Anyway. I know about Crane at Lafayette because I’m reading Paul Auster’s meaty Crane biography, Burning Boy. My interest in Crane was piqued last summer by a visit to Asbury Park, a shore point I chose solely because of Bruce Springsteen. Not far from Wonder Bar and The Stone Pony and a bust of Greek Orthodox Patriarch Athenagoras I is the Crane home, now run by the regional historical society.

Anyway. I know about Crane at Lafayette because I’m reading Paul Auster’s meaty Crane biography, Burning Boy. My interest in Crane was piqued last summer by a visit to Asbury Park, a shore point I chose solely because of Bruce Springsteen. Not far from Wonder Bar and The Stone Pony and a bust of Greek Orthodox Patriarch Athenagoras I is the Crane home, now run by the regional historical society.

Auster’s book is long, exhaustive without exhausting. It has been a quick read so far, partly because of his deft surveys of the world into which Crane was born: 19th century Methodism, temperance, suffrage; the early movements for workers rights, the trust-busting of the gilded age. All things I’m already interested in. Among the gems (a six year-old Crane buying his first beer from “a fat Pennsylvania Dutchman” while his mother is giving lectures on temperance stands out) is this wry observation that you may feel as keenly as did Crane.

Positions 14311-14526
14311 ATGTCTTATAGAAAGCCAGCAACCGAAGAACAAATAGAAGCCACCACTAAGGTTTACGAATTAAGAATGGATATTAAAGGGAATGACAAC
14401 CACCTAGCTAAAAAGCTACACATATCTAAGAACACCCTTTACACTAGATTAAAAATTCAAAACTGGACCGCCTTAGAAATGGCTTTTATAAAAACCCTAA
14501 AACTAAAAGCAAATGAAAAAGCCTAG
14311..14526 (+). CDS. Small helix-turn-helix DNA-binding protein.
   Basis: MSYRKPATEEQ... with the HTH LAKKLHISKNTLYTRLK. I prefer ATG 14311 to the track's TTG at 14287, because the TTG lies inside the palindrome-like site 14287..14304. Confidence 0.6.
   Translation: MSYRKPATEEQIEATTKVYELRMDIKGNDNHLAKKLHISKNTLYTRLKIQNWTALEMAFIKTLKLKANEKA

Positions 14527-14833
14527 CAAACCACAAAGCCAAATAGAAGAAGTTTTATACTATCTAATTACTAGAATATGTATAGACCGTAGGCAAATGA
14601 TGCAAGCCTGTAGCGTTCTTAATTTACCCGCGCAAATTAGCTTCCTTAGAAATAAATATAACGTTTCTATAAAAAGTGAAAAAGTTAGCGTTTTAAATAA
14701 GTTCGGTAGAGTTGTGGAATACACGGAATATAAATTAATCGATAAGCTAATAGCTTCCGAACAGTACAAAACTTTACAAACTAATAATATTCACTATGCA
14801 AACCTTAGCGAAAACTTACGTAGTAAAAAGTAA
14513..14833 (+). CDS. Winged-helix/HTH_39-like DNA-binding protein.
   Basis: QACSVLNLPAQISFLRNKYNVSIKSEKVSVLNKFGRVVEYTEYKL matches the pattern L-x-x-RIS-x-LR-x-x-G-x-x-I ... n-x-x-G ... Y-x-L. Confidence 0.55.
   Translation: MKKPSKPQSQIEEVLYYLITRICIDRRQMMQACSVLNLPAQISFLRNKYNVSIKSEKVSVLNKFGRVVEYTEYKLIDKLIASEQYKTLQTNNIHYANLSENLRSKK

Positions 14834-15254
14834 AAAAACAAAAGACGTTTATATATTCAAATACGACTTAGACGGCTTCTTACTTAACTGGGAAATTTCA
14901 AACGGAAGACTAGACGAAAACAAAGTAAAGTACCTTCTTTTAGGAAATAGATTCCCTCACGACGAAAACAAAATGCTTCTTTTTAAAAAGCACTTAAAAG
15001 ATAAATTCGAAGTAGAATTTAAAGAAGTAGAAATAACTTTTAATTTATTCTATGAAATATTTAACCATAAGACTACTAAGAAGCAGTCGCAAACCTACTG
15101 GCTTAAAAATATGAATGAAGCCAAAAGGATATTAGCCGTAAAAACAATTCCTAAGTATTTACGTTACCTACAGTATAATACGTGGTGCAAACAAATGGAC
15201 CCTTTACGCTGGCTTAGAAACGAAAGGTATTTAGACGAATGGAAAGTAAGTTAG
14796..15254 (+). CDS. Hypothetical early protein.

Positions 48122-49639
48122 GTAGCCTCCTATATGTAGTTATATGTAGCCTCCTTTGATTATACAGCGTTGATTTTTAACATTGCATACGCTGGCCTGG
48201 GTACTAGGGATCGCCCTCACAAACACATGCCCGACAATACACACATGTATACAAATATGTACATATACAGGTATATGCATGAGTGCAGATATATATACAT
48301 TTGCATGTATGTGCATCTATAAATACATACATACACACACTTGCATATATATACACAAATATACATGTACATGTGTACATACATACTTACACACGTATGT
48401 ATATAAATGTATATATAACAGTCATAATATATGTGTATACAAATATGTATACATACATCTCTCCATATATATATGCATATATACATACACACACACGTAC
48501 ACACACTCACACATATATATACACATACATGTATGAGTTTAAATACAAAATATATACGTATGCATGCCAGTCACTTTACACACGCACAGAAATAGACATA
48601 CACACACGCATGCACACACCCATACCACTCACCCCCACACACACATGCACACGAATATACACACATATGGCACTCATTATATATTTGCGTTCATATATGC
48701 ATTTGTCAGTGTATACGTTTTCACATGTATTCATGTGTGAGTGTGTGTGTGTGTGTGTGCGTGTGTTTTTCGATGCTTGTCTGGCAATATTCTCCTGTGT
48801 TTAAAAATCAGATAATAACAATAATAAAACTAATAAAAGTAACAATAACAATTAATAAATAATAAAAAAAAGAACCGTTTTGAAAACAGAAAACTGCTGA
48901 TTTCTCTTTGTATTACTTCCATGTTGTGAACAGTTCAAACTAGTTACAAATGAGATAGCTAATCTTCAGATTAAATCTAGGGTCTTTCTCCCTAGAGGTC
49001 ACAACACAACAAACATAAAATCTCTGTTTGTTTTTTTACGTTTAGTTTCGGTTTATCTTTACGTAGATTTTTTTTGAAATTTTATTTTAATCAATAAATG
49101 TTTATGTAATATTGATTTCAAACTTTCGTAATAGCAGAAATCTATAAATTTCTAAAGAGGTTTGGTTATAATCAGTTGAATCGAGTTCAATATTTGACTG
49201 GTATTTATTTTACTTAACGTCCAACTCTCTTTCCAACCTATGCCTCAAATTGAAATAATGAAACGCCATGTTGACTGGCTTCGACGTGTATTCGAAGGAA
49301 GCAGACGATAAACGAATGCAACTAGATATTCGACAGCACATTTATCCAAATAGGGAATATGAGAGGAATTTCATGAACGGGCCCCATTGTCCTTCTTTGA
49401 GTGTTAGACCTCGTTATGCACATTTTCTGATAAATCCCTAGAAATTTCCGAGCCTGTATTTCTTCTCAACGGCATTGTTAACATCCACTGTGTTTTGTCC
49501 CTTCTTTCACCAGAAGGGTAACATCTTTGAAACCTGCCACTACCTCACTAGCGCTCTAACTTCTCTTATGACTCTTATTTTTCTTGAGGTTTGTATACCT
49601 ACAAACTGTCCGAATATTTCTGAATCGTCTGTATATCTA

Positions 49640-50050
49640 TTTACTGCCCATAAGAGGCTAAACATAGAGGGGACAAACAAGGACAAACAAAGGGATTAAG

The source is a letter from Crane to his old classmate Viola Allen upon the publication of The Red Badge of Courage. Crane remembers Allen fondly, and gives a litany of other girls from his time at Claverack Seminary (really, a high school) he has not forgotten, including one Ms. Jennie Pierce:

Alas, Jennie Pierce. You must remember that I was in love with her, madly, in the headlong way of seventeen. Jennie was clever. With only half an effort she made my so very miserable. Men usually refuse to recognize their school-boy dreams. They blush. I don’t. The emotion itself was probably higher, finer, than anything of my after-life, and so, often I like to think of it. I was such an ass, such a pure complete ass–it does me good to recollect it.